2112.01 Composition, Product, and Apparatus Claims [R-07.2015]
I. PRODUCT AND APPARATUS CLAIMS — WHEN THE STRUCTURE RECITED IN THE REFERENCE IS SUBSTANTIALLY IDENTICAL TO THAT OF THE CLAIMS, CLAIMED PROPERTIES OR FUNCTIONS ARE PRESUMED TO BE INHERENT
Where the claimed and prior art products are identical or substantially identical in structure or composition, or are produced by identical or substantially identical processes, a prima facie case of either anticipation or obviousness has been established. In re Best, 562 F.2d 1252, 1255, 195 USPQ 430, 433 (CCPA 1977). “When the PTO shows a sound basis for believing that the products of the applicant and the prior art are the same, the applicant has the burden of showing that they are not.” In re Spada, 911 F.2d 705, 709, 15 USPQ2d 1655, 1658 (Fed. Cir. 1990). Therefore, the prima facie case can be rebutted by evidence showing that the prior art products do not necessarily possess the characteristics of the claimed product. In re Best, 562 F.2d at 1255, 195 USPQ at 433. See also Titanium Metals Corp.v. Banner, 778 F.2d 775, 227 USPQ 773 (Fed. Cir. 1985) (Claims were directed to a titanium alloy containing 0.2-0.4% Mo and 0.6-0.9% Ni having corrosion resistance. A Russian article disclosed a titanium alloy containing 0.25% Mo and 0.75% Ni but was silent as to corrosion resistance. The Federal Circuit held that the claim was anticipated because the percentages of Mo and Ni were squarely within the claimed ranges. The court went on to say that it was immaterial what properties the alloys had or who discovered the properties because the composition is the same and thus must necessarily exhibit the properties.).
See also In re Ludtke, 441 F.2d 660, 169 USPQ 563 (CCPA 1971) (Claim 1 was directed to a parachute canopy having concentric circumferential panels radially separated from each other by radially extending tie lines. The panels were separated “such that the critical velocity of each successively larger panel will be less than the critical velocity of the previous panel, whereby said parachute will sequentially open and thus gradually decelerate.” The court found that the claim was anticipated by Menget. Menget taught a parachute having three circumferential panels separated by tie lines. The court upheld the rejection finding that applicant had failed to show that Menget did not possess the functional characteristics of the claims.); Northam Warren Corp.v.D. F. Newfield Co., 7 F. Supp. 773, 22 USPQ 313 (E.D.N.Y. 1934) (A patent to a pencil for cleaning fingernails was held invalid because a pencil of the same structure for writing was found in the prior art.).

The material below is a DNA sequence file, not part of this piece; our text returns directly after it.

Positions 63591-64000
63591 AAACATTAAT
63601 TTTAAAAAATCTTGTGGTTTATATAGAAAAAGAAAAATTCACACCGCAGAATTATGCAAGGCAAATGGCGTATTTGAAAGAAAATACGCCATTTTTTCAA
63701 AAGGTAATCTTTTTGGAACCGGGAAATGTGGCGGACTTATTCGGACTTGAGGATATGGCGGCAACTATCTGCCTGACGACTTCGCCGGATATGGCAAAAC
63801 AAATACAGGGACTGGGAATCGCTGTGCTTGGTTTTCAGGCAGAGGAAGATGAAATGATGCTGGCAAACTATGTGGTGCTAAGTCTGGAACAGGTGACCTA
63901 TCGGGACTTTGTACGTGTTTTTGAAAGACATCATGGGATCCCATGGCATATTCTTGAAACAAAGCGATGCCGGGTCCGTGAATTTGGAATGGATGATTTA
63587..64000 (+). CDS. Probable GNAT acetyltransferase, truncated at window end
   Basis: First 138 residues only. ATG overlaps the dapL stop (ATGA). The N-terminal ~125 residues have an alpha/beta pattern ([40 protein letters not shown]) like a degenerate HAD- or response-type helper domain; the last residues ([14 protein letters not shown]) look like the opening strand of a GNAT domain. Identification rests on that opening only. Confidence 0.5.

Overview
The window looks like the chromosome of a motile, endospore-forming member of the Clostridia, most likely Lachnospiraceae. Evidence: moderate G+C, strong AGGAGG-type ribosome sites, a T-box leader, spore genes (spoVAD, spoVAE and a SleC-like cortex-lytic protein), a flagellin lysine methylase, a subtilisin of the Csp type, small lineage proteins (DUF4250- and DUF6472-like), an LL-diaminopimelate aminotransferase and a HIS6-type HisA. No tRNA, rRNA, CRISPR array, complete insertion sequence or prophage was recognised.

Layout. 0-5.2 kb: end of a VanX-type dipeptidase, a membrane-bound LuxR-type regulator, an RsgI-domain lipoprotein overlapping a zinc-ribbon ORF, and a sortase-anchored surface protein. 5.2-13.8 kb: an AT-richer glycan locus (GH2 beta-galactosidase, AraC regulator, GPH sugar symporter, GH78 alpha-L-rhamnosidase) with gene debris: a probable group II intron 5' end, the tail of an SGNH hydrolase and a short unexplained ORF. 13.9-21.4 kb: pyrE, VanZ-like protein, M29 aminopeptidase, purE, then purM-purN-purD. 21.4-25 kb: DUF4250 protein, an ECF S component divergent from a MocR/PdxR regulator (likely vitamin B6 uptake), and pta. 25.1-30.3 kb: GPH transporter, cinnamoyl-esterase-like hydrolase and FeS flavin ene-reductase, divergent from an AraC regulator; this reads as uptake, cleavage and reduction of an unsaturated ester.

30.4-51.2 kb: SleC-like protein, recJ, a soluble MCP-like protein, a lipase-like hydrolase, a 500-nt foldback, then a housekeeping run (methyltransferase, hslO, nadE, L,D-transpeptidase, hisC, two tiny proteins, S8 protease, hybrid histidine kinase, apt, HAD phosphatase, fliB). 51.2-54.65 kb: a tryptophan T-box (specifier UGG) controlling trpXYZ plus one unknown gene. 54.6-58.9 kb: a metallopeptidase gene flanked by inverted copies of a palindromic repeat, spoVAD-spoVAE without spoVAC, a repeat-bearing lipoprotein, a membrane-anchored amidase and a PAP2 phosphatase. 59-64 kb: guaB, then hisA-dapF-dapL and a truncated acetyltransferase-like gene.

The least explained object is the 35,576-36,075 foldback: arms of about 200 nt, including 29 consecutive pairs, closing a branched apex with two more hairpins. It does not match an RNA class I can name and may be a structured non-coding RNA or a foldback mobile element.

II. COMPOSITION CLAIMS — IF THE COMPOSITION IS PHYSICALLY THE SAME, IT MUST HAVE THE SAME PROPERTIES
“Products of identical chemical composition can not have mutually exclusive properties.” In re Spada, 911 F.2d 705, 709, 15 USPQ2d 1655, 1658 (Fed. Cir. 1990). A chemical composition and its properties are inseparable. Therefore, if the prior art teaches the identical chemical structure, the properties applicant discloses and/or claims are necessarily present. Id. (Applicant argued that the claimed composition was a pressure sensitive adhesive containing a tacky polymer while the product of the reference was hard and abrasion resistant. “The Board correctly found that the virtual identity of monomers and procedures sufficed to support a prima facie case of unpatentability of Spada’s polymer latexes for lack of novelty.”).